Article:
I’m thinking about making some diy sand buckets, complete with Fat Gripz, as a conditioning tool. But that got me to wondering… How much would something like this actually weigh? Assuming that I use five gallon buckets, it’s actually pretty easy to figure this out.

A typical 50 lb bag of play sand (available from big box retailers for less than five bucks) contains ca. 1/2 cubic feet of sand. Five gallons corresponds to 0.67 cubic feet, so the math works out like this:

0.67 ft^3/bucket ÷ 0.5 ft^3/bag = **1.34 bags of sand per 5 gallons**

1.34 bags/bucket x 50 lbs/bag = **67 lbs of sand per 5 gallons**

Now, I know what you’re thinking. This isn’t a particularly high number for loaded carries. I agree, *but*… As noted above, I’ll be outfitting my buckets with Fat Gripz, which will significantly increase the strain on my grip. Plus, I plan on carrying them uphill.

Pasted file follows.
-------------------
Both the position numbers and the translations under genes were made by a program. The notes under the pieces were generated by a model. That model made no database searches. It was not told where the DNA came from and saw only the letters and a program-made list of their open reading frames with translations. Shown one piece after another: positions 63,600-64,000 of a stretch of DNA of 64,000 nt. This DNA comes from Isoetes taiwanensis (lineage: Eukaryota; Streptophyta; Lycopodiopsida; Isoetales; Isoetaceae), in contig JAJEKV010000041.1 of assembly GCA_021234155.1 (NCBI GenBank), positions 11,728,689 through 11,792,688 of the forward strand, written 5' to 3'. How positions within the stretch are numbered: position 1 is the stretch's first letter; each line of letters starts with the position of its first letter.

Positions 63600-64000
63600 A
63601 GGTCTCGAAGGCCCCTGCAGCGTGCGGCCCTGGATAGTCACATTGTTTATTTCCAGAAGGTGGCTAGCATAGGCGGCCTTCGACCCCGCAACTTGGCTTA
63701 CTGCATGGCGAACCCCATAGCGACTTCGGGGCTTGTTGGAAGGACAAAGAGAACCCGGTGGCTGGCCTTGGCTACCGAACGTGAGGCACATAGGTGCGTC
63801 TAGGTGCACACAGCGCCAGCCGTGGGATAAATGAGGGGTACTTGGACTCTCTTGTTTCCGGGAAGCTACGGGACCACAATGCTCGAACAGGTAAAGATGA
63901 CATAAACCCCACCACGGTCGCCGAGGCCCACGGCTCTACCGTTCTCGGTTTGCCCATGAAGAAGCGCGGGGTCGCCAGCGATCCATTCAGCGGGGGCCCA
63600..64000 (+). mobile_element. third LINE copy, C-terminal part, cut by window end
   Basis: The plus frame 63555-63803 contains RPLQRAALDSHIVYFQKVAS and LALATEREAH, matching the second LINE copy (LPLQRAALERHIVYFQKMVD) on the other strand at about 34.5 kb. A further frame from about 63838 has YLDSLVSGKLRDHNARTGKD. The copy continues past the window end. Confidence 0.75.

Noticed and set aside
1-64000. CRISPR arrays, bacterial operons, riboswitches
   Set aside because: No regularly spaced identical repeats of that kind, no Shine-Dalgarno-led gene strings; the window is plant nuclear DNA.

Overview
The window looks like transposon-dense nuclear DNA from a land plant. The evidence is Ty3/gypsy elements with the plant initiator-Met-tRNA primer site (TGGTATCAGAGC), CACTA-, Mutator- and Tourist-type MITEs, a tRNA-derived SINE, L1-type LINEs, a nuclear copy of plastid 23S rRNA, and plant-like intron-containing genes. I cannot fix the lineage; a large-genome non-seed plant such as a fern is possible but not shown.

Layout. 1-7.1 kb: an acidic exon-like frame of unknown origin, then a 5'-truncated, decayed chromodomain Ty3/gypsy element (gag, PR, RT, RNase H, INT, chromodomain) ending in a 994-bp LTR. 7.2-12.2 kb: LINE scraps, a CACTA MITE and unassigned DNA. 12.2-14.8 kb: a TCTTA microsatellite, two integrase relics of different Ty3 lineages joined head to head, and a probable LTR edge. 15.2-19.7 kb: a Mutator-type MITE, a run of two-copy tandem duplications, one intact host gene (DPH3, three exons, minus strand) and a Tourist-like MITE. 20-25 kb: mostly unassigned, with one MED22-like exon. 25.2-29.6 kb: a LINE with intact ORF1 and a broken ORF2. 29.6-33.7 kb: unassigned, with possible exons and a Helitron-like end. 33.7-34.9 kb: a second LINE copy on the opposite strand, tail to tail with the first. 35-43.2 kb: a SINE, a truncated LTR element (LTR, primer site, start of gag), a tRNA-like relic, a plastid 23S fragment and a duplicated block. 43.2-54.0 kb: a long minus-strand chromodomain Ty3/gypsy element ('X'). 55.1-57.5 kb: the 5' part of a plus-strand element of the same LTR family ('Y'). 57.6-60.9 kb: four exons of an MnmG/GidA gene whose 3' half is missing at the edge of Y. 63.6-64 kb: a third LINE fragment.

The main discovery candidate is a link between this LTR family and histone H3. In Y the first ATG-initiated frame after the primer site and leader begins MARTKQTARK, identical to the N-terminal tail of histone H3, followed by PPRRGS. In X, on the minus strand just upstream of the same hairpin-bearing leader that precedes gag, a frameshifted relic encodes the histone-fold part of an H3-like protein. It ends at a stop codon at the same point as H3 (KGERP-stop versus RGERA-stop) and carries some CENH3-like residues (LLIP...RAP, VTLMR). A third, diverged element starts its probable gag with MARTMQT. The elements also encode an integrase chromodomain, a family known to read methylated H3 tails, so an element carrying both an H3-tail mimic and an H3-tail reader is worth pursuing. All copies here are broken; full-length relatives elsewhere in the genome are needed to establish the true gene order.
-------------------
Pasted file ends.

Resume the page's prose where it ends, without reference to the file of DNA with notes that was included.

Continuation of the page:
As it turns out, our driveway has a roughly 100 foot stretch with a ca. 20% grade from the street to where it flattens out up near the garage. Between the increased grip demands and the incline, I’m thinking that a couple of buckets of sand could end up being a fairly effective conditioning tool.

P.S. It looks like pea gravel weighs a similar amount, with a 0.5 cubic foot bag weighing in at close to 50 lbs. YMMV.

I’m actually doing the exact same thing right now. I bought two 5 gallon buckets at Home Depot and filled them with play sand. I also have the orange Fat Gripz Extremes I’m putting on there as well. Instead of all that math, I was just going to place it on a scale. Like you were saying, there’s several ways to increase resistance without increasing weight. Such as longer distances, going uphill, different size grips, etc.

You can carry two buckets in each hand without much issue if increased resistance is necessary. Did this all the time on job sites.